NICTA leads $5M geothermal ‘big data’ analytics initiative
NICTA is leading a multi-million dollar ICT-enabled geothermal energy initiative announced by the Australian Centre for Renewable Energy (ACRE) today. NICTA’s robust research capabilities in machine learning and in the increasingly significant area of big data analytics will be used to locate geothermal energy sources deep beneath the surface of the Earth.
Geothermal energy comes from the intense heat generated by rocks located several kilometres underground. It is abundant, renewable; and has zero carbon output, making it an ideal energy source. Locating suitable ‘hot rocks’, however, is a manual, expensive exercise. NICTA is leading a team of university experts from four states to find better, automated ways to define geothermal targets, using machine learning techniques and advanced data analytics instead of drills. The ACRE initiative, Data Fusion and Machine Learning for Geothermal Target Exploration and characterisation, is a two-year, five million dollar program. The ACRE Emerging Renewables Program will fund $1.9M of this total.
“Australia has a wealth of geothermal energy resources, but they are difficult to locate and access,” said NICTA CEO Hugh Durrant-Whyte. “We will apply NICTA’s considerable expertise in machine learning and big data analytics to create software to address these challenges.”
NICTA will work closely with the School of Information Technologies at the University of Sydney to develop machine learning algorithms, and the Schools of Earth Science at the Australian National University, University of Melbourne and University of Adelaide to apply these methods to the problem of geothermal target characterisation and exploration. The project teams will also work with ASX-listed geothermal exploration and development companies GeoDynamics and Petratherm, as well as GeoScience Australia and the South Australian Department of Manufacturing, Innovation Trade Resources and Energy, who will provide geothermal sensor data sets and expertise in discovery and characterisation of geothermal targets.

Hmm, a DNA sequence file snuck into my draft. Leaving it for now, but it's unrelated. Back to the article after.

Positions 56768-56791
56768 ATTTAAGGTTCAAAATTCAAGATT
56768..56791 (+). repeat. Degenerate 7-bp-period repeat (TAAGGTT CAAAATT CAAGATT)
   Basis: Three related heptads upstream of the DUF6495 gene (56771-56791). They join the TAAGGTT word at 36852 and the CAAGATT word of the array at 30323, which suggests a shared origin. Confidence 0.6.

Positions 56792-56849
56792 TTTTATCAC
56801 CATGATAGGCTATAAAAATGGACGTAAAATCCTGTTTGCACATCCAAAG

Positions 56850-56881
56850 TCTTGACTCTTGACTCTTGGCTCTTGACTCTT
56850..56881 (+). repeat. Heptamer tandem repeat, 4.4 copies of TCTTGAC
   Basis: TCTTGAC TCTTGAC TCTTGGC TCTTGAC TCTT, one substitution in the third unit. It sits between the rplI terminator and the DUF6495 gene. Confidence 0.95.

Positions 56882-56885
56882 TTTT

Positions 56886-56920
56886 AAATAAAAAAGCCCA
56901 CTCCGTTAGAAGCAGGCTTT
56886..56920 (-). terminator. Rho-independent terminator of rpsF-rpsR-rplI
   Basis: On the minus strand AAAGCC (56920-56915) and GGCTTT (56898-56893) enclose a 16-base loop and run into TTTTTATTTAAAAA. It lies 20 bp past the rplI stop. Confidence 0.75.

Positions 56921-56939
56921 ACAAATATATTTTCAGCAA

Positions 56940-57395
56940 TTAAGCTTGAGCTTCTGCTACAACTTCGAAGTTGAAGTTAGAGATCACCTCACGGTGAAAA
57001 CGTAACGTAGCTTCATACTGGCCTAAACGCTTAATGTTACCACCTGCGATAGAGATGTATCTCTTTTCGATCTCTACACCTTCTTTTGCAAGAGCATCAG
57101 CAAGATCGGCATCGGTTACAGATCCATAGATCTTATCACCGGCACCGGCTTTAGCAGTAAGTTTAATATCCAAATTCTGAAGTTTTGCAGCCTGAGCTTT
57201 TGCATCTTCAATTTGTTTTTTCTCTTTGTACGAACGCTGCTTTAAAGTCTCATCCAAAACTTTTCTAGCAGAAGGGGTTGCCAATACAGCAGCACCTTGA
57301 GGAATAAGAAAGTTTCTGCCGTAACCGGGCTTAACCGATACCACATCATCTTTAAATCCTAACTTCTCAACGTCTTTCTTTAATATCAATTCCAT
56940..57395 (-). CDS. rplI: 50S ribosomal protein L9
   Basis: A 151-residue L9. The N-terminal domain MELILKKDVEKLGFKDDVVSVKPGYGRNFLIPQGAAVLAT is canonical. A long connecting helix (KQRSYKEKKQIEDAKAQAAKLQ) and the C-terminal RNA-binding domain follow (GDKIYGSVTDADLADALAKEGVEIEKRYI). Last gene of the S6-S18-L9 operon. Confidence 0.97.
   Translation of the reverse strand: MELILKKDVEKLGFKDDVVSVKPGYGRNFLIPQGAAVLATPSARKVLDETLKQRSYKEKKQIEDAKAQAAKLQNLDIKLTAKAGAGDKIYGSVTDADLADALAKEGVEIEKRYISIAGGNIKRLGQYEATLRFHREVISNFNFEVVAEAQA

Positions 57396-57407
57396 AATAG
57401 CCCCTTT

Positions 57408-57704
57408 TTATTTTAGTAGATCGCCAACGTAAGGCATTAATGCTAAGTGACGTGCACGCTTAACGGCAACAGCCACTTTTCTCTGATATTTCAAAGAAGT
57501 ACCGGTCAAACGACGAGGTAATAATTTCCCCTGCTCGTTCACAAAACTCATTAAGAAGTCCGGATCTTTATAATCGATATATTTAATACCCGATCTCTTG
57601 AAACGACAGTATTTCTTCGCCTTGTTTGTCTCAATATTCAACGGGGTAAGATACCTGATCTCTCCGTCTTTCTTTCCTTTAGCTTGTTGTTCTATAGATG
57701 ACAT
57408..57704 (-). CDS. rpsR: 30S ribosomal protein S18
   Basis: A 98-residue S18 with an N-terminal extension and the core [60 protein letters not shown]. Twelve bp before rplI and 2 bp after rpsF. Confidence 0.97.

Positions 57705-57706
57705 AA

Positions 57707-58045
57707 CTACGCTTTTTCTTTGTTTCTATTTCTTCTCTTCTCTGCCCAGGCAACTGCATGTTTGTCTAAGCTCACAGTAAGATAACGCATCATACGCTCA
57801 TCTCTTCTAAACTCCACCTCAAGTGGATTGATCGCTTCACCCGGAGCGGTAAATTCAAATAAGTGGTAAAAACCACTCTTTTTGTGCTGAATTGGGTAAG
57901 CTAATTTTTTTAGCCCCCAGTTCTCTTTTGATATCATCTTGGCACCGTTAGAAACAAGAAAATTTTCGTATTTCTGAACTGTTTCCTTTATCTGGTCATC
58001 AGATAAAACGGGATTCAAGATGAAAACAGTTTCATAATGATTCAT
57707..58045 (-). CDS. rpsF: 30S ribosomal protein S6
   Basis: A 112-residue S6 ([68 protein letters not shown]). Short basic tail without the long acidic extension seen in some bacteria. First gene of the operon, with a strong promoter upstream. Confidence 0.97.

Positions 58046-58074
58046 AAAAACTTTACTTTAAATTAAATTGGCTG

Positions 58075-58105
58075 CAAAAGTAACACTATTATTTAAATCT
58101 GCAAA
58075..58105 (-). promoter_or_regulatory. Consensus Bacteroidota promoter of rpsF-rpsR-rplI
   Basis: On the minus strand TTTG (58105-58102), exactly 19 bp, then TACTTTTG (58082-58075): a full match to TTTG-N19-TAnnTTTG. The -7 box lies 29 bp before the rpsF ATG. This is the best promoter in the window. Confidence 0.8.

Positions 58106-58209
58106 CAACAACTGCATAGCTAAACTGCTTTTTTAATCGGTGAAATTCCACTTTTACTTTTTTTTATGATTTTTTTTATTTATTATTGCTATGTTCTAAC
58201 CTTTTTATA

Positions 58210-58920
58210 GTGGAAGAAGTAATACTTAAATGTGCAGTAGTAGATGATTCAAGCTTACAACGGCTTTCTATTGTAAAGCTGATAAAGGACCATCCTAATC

This is the first project to be funded under the Australian Government’s $126 million Emerging Renewables Program, which has been established to provide support for the development of renewable energy and enabling technologies across the innovation chain.
About Geothermal energy
Geothermal energy comes from the intense heat generated by rocks several kilometres underground. The heat is transferred or conducted towards shallower rocks near the surface. .It is virtually free of carbon dioxide and other emissions, is abundant and renewable. It is the only renewable energy source which can provide long-term base load power, 24 hours a day. Wind, solar and wave sources rely on particular environmental conditions and therefore cannot be used for base load generation.
In geothermal energy systems, heat is extracted from the rocks by circulating water through them. This extremely hot water comes back to the surface under pressure and is converted into electricity. Geoscience Australia, the national agency for geoscience research, estimates that one per cent of Australia's geothermal energy could supply the nation's annual requirements for
26,000 years. Electricity can be generated using temperatures as low as 100°C, although larger scale production can require higher temperatures. Temperatures of 30°C and above can be used
in industry, agriculture and to heat and cool residential buildings ¹.
Document: NICTA leads $5M geothermal ‘big data’ analytics initiative
Contact: Dorothy Kennedy
Communications Specialist (Media), NICTA
9376 2098 or 0488229687